Shattered reader expectations, heartless main characters, dramatic potential squandered. Avoid these like the storytelling plagues they are, unless you're a bestselling author with maybe some room for risk. Build instead a hero with stature we can admire.

For more insights into writing and publishing – Visit my blog at www.aliceorrbooks.com.

About Alice Orr

Alice Orr is the author of 16 novels, 3 novellas, a memoir and No More Rejections: 50 Secrets to Writing a Manuscript that Sells. A former book editor and literary agent, Alice now lives her dream as a full-time writer. Her latest novel is A Time of Fear and Loving: Riverton Road Romantic Suspense - Book 5. Alice has two grown children and two perfect grandchildren and resides with her husband Jonathan in New York City. 

Author Website www.aliceorrbooks.com
Author Blog www.aliceorrbooks.com
Facebook https://www.facebook.com/aliceorrwriter
Twitter https://twitter.com/aliceorrbooks
Amazon Author Page https://www.amazon.com/Alice-Orr/e/B000APC22E

 

Monday, May 11, 2020

Share a tweet with fellow members Come share on #MFRWauthor Retweet Day @MFRW_ORG

It's Retweet Day for MFRW on Twitter. All Marketing for Romance Writers are invited to set up tweets for their books.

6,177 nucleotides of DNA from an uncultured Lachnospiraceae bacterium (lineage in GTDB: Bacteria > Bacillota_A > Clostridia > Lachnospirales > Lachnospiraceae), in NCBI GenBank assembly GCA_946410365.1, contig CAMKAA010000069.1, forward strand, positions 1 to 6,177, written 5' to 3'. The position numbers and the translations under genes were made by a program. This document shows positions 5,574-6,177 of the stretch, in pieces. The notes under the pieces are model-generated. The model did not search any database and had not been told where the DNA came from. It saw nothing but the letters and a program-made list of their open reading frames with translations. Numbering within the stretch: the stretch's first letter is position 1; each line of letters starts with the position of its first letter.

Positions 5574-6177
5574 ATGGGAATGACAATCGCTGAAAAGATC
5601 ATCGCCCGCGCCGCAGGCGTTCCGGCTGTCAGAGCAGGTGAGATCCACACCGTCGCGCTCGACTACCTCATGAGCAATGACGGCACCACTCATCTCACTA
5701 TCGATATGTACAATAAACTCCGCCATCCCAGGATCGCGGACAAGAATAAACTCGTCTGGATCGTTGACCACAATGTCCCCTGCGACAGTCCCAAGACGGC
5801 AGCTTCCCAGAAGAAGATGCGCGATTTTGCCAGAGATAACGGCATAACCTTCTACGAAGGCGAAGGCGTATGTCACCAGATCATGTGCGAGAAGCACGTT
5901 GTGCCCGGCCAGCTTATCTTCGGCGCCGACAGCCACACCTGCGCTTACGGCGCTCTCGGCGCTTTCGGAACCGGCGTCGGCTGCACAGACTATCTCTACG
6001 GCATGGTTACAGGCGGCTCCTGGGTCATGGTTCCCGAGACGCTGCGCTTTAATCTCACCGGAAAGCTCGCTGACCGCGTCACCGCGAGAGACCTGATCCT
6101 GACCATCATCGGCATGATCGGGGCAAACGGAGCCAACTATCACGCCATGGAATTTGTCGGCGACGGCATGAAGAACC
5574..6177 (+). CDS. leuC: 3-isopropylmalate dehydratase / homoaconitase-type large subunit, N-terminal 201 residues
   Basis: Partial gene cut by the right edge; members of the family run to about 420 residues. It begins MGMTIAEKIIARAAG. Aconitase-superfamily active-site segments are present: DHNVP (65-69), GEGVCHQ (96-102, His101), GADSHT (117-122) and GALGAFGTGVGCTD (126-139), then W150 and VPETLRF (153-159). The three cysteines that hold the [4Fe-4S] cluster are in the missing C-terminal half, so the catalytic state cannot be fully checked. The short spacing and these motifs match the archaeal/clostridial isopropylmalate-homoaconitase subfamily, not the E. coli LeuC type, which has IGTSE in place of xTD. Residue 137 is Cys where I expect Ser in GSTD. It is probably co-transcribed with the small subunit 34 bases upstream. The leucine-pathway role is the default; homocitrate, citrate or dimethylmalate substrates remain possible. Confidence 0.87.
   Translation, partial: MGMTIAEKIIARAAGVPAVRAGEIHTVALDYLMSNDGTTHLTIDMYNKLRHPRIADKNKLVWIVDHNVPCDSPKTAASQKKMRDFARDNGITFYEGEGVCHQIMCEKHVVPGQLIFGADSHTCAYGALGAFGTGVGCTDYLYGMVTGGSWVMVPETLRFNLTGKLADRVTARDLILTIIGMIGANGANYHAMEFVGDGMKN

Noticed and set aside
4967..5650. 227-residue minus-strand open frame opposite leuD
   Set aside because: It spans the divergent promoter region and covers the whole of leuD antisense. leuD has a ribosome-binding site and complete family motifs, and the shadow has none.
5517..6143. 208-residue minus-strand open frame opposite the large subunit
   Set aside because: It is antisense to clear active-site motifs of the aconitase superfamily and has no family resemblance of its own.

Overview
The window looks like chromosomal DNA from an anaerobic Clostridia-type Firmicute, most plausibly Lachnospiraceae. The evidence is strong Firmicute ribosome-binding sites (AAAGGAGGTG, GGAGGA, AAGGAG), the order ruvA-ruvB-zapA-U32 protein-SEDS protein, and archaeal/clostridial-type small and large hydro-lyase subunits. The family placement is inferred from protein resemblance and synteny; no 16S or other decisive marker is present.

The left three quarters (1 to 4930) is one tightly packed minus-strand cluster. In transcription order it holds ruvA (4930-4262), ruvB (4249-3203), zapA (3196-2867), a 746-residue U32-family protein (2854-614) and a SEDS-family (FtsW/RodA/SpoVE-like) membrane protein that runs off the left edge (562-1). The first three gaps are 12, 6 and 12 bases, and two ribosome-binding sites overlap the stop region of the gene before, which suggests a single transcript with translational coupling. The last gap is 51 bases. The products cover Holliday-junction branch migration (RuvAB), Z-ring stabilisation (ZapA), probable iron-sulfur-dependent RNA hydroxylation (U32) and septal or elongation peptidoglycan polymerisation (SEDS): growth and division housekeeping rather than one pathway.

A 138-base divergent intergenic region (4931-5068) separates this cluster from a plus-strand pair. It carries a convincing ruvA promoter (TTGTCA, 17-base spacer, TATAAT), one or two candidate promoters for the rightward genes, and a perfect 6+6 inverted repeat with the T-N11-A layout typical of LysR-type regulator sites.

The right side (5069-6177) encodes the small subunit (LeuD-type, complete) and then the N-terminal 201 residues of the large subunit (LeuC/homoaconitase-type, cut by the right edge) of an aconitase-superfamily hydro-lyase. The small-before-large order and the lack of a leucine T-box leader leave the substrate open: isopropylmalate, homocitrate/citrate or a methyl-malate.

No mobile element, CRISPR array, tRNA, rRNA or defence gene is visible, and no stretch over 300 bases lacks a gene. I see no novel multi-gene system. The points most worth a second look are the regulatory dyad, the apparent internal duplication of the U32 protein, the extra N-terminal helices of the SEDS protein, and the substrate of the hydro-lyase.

Go into Twitter and create a tweet. Make sure to use #MFRWauthor or #MFRWorg You can share up to 280 characters per tweet.

Once the tweet has been posted, click anywhere in the white background of the tweet. This will open it and allow you to highlight and copy the URL.

Navigate back to here and paste the URL in the comment section of this post.

Each month, the RT post goes live the Monday before RT day. You can post your tweet until Wednesday of the same week.

Retweet Day is on the second Wednesday of each month. Retweet everyone on the list who uses one of the hashtags.

HINT:
To help people find your tweet, click the the white background and then the down arrow (found on the right side). Choose "Pin to Your Profile Page." This will keep the tweet at the top of your Twitter feed so more people can find it.

Retweet Day Rules

1. Must have #MFRWauthor or #MFRWorg in the tweet. (This retweet day is to promote each other and our group.)
2. Do not use profanity or sexual explicit graphics. Keep it for all age groups.
3. Please do not use adult topics for this one tweet.
4. Limit hashtags to three (3) per post.
5. Return on Retweet Day and click each link in the comments.**
6. On the tweet, click the heart and then the retweet button.

** To share a tweet, highlight the url, right click, and you will see an option to open the link or go to the url. Do that, and it should open in a new window and take you there.

Come back after sending the tweet and go through the entire list.